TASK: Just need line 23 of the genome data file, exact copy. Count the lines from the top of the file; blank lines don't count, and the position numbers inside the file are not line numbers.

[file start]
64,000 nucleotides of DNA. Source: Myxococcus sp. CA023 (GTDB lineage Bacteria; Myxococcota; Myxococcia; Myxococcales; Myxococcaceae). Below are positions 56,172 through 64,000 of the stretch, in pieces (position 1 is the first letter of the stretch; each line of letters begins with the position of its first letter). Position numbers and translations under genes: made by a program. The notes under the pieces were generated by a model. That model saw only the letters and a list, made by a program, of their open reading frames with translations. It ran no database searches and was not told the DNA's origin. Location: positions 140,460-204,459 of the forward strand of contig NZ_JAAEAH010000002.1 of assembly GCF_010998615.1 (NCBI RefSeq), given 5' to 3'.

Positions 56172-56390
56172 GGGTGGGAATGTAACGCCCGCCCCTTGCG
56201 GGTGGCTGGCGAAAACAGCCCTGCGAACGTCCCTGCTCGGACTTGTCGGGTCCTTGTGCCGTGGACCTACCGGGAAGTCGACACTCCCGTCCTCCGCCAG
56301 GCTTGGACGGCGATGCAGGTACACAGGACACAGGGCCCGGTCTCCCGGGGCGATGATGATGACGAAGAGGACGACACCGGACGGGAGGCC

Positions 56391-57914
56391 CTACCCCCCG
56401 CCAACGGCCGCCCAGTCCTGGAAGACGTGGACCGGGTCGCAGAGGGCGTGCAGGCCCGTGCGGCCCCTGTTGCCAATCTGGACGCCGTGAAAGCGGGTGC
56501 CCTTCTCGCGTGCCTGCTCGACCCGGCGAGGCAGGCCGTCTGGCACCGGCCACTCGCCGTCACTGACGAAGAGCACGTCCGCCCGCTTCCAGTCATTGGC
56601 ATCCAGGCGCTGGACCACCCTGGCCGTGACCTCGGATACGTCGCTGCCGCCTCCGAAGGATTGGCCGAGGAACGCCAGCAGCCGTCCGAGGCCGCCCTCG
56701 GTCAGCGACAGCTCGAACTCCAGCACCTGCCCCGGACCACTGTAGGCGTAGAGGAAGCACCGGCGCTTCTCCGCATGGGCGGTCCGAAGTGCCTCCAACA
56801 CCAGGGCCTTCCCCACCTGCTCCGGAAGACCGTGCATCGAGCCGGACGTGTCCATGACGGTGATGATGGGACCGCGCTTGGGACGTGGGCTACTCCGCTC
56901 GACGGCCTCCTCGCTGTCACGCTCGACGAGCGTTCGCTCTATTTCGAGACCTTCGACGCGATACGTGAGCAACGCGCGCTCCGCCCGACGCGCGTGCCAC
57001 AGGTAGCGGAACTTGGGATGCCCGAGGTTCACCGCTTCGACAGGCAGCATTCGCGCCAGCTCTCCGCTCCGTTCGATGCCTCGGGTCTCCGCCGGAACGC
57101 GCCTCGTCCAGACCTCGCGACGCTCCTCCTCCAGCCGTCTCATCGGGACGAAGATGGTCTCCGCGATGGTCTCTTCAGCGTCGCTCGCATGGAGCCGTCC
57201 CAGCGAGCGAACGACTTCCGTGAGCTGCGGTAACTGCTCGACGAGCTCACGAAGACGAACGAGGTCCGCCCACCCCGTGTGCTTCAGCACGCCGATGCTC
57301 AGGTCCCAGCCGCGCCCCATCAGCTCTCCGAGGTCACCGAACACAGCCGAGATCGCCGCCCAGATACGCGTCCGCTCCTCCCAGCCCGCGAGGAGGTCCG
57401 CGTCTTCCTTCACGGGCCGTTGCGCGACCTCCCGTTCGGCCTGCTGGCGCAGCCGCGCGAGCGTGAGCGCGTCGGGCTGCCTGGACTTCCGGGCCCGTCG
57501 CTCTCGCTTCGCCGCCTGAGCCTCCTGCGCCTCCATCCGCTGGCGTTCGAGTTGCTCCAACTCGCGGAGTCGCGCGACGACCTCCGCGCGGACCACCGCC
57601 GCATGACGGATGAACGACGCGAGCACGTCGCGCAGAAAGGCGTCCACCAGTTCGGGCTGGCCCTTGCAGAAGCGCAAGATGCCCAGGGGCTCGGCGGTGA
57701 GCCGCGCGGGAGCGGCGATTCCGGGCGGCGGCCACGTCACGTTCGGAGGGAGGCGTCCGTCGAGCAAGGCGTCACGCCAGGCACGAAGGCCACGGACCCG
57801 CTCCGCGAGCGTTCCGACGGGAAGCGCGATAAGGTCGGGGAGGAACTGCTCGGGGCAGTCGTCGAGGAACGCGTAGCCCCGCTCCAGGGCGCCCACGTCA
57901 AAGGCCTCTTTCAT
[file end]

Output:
57901 AAGGCCTCTTTCAT